Trish’s bike came with a very ordinary saddle. Somehow it was just, well, dull. It had to go, and in its place we’ve added something with real class.
If you think about quality saddles, the first name that comes to mind is Brooks. All these fancy modern saddles with their gel and contouring and heaven knows what are all very well. And yes, there are stories of people having to ride a million miles (or thereabouts) on a leather saddle before it’s broken in. But just look at it…
We won’t be able to write a review until we’ve put a lot of kilometres on our saddles. (Yes, I bought one too. At present, I have a saddle and no bike.) But here are some first impressions.
After lots of research, we went with the B67 – basically the same as the classic B66 but with standard rails for modern seat posts. It’s a wide saddle – suitable for the upright riding position. And it also comes in the shorter-nosed B67S version, intended for ladies, which Trish chose. That research, by the way, included help from Brooks itself. Trish sent the firm a detailed description of what type of riding we’d be doing, our bikes, lengths of rides we’re expecting to do, our heights and weights, and my health issues. The latter included my arthritis problems, which mean I can’t put too much weight on my hands and so need a supportive saddle for an upright riding posture. Brooks responded quickly with recommendations. The company’s site is also very useful as it carries unfiltered comments.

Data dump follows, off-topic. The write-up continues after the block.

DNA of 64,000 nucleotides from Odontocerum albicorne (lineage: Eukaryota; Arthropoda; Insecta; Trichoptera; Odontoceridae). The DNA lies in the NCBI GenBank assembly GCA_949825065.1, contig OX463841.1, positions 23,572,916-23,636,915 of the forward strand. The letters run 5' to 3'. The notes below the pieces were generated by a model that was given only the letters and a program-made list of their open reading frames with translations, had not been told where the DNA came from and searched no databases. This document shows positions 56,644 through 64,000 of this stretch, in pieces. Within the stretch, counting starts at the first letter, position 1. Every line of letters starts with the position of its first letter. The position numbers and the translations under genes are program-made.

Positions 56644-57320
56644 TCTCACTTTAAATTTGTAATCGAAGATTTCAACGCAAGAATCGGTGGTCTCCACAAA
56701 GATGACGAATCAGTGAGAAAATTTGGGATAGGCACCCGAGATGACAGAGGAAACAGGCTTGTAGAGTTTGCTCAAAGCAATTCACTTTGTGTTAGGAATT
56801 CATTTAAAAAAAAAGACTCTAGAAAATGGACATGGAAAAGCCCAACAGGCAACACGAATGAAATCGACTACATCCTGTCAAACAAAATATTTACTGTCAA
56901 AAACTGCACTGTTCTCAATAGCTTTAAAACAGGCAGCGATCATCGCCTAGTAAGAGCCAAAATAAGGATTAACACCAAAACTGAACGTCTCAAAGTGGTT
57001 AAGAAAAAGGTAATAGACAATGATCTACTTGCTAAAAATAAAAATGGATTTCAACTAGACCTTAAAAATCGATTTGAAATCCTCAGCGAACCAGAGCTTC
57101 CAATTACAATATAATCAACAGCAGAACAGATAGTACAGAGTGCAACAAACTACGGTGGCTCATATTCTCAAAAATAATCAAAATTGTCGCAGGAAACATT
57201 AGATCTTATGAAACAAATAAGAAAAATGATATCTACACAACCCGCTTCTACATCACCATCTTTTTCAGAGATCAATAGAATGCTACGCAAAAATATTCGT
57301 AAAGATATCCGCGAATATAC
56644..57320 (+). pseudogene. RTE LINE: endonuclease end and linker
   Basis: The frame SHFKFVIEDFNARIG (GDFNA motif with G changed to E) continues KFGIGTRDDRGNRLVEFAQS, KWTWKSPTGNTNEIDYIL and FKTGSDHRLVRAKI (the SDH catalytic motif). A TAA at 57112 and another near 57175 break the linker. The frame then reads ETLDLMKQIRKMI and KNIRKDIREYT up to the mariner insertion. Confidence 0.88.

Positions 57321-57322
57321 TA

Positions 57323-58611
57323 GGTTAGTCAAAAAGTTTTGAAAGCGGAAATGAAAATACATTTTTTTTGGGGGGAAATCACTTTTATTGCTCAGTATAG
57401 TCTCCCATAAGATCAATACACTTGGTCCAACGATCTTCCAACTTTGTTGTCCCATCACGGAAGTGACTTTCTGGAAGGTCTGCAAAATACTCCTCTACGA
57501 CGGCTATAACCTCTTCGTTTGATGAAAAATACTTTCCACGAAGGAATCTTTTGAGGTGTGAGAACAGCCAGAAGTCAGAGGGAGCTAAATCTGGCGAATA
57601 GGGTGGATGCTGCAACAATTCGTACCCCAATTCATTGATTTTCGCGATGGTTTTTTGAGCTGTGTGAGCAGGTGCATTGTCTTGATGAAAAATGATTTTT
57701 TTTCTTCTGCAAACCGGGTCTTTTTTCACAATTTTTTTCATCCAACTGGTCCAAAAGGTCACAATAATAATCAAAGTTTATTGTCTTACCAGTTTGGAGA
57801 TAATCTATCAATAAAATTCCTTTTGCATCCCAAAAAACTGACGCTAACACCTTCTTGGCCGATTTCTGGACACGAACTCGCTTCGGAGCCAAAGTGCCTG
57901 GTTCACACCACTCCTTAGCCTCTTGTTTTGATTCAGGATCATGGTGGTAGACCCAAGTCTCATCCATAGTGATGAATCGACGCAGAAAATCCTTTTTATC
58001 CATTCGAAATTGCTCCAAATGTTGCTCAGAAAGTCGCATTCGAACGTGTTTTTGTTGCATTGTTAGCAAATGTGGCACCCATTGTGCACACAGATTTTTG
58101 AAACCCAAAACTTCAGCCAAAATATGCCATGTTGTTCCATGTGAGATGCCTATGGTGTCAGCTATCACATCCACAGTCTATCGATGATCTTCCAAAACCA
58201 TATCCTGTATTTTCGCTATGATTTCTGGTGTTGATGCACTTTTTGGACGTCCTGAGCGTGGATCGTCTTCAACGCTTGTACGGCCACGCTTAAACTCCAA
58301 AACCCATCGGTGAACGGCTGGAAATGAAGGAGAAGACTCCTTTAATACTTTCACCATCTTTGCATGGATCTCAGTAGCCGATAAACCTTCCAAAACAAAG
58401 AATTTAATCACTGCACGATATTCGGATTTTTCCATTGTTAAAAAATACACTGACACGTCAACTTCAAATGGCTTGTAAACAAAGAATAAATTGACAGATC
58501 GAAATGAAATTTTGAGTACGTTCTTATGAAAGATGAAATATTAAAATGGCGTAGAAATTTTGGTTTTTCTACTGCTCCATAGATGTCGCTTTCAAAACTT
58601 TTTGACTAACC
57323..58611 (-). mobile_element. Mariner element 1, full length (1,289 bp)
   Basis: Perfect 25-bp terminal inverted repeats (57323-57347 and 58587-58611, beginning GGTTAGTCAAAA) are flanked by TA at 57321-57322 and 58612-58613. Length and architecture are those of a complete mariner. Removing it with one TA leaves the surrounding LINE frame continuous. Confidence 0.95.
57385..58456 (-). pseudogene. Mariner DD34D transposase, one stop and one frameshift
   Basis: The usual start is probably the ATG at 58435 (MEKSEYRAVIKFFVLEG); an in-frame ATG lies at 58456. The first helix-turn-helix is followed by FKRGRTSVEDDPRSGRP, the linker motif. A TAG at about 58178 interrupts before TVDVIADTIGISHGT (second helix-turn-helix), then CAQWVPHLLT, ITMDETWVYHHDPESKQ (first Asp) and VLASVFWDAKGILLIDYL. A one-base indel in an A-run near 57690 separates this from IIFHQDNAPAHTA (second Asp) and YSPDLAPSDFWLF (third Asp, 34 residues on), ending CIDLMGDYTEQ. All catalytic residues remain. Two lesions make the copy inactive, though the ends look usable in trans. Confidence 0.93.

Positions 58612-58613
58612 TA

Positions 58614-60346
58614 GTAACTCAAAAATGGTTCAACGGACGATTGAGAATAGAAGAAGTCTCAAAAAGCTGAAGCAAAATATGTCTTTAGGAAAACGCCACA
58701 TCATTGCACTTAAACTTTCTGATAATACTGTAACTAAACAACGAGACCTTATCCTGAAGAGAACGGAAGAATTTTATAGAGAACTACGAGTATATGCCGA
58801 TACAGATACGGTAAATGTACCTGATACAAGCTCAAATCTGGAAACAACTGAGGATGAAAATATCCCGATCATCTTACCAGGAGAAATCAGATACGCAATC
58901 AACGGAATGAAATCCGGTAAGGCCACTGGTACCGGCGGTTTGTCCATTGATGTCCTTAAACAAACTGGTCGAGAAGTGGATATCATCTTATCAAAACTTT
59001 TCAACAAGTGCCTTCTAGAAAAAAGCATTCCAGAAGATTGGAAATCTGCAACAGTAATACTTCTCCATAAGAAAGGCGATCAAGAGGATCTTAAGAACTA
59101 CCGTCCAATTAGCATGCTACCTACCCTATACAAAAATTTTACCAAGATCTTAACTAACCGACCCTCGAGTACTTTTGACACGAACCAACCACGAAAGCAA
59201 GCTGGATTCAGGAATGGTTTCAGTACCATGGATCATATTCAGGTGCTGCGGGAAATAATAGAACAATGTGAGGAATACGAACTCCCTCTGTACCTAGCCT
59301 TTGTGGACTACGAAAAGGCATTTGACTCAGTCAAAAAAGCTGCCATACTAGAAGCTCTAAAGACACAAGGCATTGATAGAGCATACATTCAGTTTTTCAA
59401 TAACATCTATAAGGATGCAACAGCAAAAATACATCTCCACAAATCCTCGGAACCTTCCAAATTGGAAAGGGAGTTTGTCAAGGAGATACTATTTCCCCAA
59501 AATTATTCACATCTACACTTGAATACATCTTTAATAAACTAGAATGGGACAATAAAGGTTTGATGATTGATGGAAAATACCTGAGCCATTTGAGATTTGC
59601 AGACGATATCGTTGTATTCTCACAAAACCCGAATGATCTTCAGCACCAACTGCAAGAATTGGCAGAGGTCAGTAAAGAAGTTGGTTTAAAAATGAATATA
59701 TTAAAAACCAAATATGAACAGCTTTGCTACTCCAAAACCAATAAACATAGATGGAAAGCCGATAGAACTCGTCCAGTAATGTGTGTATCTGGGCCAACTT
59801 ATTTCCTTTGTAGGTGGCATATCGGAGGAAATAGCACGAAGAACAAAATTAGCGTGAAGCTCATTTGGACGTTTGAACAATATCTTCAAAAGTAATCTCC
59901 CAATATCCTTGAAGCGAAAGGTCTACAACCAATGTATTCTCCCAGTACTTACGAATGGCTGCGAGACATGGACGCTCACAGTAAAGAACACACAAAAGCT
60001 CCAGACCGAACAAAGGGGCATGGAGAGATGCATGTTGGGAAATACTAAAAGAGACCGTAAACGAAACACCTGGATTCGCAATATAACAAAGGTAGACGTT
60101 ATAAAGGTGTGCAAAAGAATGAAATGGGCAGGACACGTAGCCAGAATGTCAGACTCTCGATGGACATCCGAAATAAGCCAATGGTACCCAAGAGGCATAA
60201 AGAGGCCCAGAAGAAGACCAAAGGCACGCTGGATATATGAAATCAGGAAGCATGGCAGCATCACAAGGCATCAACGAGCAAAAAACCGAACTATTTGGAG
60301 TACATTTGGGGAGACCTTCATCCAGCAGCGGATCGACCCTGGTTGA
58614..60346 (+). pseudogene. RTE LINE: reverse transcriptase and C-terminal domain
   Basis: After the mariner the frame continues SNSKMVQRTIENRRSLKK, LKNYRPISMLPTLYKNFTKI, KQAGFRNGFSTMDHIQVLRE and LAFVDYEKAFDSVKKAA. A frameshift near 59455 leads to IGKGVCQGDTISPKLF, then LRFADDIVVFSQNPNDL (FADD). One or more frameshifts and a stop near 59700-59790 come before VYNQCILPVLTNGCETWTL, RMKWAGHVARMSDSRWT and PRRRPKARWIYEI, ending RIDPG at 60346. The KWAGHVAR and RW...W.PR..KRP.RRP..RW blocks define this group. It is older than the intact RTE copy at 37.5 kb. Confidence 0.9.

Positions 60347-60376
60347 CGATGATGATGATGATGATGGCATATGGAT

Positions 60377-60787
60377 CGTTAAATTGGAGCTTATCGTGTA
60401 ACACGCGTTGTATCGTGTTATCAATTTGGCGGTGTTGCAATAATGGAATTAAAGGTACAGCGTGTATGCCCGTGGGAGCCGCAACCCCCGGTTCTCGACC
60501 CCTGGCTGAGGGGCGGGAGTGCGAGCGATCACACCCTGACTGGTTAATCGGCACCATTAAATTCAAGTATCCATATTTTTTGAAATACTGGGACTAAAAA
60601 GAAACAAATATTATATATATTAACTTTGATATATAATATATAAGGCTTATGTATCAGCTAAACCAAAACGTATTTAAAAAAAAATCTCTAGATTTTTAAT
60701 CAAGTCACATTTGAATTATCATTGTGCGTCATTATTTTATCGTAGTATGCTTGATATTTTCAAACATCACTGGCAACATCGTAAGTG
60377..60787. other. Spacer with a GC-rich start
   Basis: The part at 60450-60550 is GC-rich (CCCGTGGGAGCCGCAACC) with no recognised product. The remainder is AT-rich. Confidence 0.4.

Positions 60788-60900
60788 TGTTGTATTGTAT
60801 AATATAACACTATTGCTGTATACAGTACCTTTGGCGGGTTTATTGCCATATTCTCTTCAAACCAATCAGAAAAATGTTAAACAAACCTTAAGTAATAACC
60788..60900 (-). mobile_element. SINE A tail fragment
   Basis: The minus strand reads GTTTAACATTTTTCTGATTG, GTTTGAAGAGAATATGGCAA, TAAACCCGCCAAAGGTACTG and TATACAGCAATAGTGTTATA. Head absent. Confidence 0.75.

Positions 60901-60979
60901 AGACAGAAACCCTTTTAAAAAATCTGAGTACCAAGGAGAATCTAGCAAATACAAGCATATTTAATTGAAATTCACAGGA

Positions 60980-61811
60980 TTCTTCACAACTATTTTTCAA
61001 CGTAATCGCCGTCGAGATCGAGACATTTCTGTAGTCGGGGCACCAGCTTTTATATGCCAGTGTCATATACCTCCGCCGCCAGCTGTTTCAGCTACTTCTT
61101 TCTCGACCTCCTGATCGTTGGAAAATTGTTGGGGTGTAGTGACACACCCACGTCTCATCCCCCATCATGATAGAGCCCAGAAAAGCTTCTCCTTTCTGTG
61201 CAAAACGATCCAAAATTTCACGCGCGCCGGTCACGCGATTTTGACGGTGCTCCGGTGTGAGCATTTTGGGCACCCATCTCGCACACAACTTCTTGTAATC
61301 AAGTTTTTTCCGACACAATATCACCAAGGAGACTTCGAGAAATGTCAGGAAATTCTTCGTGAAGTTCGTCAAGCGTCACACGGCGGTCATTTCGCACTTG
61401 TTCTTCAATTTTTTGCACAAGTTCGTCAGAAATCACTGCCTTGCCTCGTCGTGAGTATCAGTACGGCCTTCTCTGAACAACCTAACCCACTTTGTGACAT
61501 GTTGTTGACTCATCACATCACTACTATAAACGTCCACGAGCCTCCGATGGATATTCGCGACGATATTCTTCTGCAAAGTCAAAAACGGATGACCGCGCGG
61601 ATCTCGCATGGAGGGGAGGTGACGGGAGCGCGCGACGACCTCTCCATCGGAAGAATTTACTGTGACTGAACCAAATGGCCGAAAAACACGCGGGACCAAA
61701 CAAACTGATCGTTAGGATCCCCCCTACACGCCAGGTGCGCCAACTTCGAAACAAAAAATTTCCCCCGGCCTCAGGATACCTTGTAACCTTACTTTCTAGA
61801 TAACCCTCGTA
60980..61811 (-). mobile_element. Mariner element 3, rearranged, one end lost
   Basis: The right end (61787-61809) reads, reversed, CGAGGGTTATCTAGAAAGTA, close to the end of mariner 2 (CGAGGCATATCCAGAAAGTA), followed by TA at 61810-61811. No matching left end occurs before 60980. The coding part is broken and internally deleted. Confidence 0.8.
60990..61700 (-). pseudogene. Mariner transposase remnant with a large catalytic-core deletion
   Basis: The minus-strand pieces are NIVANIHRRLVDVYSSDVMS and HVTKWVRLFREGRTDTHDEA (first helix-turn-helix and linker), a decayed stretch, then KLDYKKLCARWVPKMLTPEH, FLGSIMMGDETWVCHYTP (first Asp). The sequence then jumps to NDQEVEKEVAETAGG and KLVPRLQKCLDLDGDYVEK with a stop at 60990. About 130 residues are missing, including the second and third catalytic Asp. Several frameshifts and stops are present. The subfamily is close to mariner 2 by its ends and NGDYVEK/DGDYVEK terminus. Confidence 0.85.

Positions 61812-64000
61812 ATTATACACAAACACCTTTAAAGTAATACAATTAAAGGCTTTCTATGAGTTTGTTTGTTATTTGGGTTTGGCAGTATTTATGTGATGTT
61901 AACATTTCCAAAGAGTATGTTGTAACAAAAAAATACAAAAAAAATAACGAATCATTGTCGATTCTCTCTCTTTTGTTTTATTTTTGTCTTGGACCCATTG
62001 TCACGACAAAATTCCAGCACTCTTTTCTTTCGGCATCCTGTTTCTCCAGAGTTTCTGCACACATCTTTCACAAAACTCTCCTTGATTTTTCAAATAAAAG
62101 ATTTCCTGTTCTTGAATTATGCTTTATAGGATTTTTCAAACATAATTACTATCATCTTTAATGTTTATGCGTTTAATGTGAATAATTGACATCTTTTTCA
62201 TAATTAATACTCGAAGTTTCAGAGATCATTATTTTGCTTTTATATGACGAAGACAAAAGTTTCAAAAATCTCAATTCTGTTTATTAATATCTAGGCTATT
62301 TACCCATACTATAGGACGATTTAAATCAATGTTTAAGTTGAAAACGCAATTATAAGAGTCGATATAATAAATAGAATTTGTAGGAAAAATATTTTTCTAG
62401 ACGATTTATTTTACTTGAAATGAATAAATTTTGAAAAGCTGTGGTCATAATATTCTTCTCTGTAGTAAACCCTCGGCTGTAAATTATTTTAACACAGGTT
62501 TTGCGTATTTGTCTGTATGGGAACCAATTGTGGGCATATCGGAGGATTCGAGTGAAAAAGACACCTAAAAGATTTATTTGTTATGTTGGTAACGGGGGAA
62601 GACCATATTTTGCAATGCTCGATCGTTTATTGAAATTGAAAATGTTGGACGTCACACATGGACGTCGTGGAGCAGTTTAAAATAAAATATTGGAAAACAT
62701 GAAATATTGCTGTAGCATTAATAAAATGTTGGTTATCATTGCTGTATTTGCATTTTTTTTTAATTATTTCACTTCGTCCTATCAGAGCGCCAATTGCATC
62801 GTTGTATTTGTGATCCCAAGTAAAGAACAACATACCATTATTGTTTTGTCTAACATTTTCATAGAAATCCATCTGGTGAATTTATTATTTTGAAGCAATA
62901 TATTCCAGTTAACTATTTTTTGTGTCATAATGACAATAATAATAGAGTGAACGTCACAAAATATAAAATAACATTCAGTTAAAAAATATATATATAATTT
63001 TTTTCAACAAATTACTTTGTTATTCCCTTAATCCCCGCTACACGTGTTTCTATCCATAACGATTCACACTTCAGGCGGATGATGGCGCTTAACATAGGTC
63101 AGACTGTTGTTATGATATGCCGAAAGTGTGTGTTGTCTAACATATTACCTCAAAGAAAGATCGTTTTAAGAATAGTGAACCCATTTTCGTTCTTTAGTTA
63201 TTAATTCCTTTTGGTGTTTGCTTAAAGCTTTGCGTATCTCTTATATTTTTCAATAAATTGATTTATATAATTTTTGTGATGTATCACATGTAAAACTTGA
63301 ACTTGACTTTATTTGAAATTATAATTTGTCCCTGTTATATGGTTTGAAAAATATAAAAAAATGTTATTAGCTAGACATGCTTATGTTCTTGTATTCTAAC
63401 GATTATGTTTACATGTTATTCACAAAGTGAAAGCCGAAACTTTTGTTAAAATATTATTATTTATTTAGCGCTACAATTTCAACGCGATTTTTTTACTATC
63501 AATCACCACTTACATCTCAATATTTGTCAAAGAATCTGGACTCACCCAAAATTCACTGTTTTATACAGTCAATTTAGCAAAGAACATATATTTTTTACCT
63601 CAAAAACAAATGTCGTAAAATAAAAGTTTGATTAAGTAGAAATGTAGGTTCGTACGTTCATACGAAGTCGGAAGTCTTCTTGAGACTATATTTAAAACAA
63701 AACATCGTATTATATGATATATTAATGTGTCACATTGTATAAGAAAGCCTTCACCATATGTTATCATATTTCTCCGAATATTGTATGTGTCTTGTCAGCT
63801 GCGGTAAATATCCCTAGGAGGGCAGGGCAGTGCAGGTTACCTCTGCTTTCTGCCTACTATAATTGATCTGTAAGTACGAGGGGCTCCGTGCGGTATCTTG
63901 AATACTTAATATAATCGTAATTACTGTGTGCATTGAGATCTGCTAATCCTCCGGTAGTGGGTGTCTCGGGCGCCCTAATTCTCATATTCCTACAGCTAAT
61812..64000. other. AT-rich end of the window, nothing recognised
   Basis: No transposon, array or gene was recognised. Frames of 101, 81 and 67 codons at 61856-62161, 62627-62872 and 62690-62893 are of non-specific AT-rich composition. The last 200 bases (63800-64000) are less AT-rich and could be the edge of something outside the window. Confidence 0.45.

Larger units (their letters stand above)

The saddles are generously sprung – again, ideal for the upright position of our Dutch-style bikes.
When they arrived, I thought perhaps we’d made a mistake. Trish tends to suffer from coccyx pain, and I’ve found my recent return to cycling has caused some discomfort in the gentleman area. Taking the saddles out of the packaging, I was struck by just how hard they are. If you didn’t know they were leather, you might be forgiven for thinking they were hard plastic.
The chromed springs and other hardware help to make this saddle a thing of beauty. In fact, it’s crying out for a classy saddlebag.
The saddles are supplied with a small sachet of Proofide, Brooks’ saddle wax that provides waterproofing (but isn’t designed to soften the leather). Once that was applied, I fitted the saddle to Trish’s bike and off she went for a test ride. I figured she’d be back in a couple of minutes. A series of short rides would be the best way to start breaking in the saddle.
So I whiled away a few moments by playing with the dogs. And we played and played and…
Half-an-hour later, Trish was back with a big smile on her face. The discomfort she’d been getting on the original, modern, wide, gel saddle had gone. No trouble at all on the even wider Brooks.
So now I’m really impatient to get a bike to attach to my saddle.
The comfort that the Brooks saddles offer is important to us, given our age and physical condition. But there’s something else, too. Swapping out the old, black saddle for the honey-coloured Brooks instantly added an element of elegance to the bike. There’s something about that deep blue metalwork and tan leather that puts me in mind of a drophead E-Type. And we all need that kind of glamour in our lives.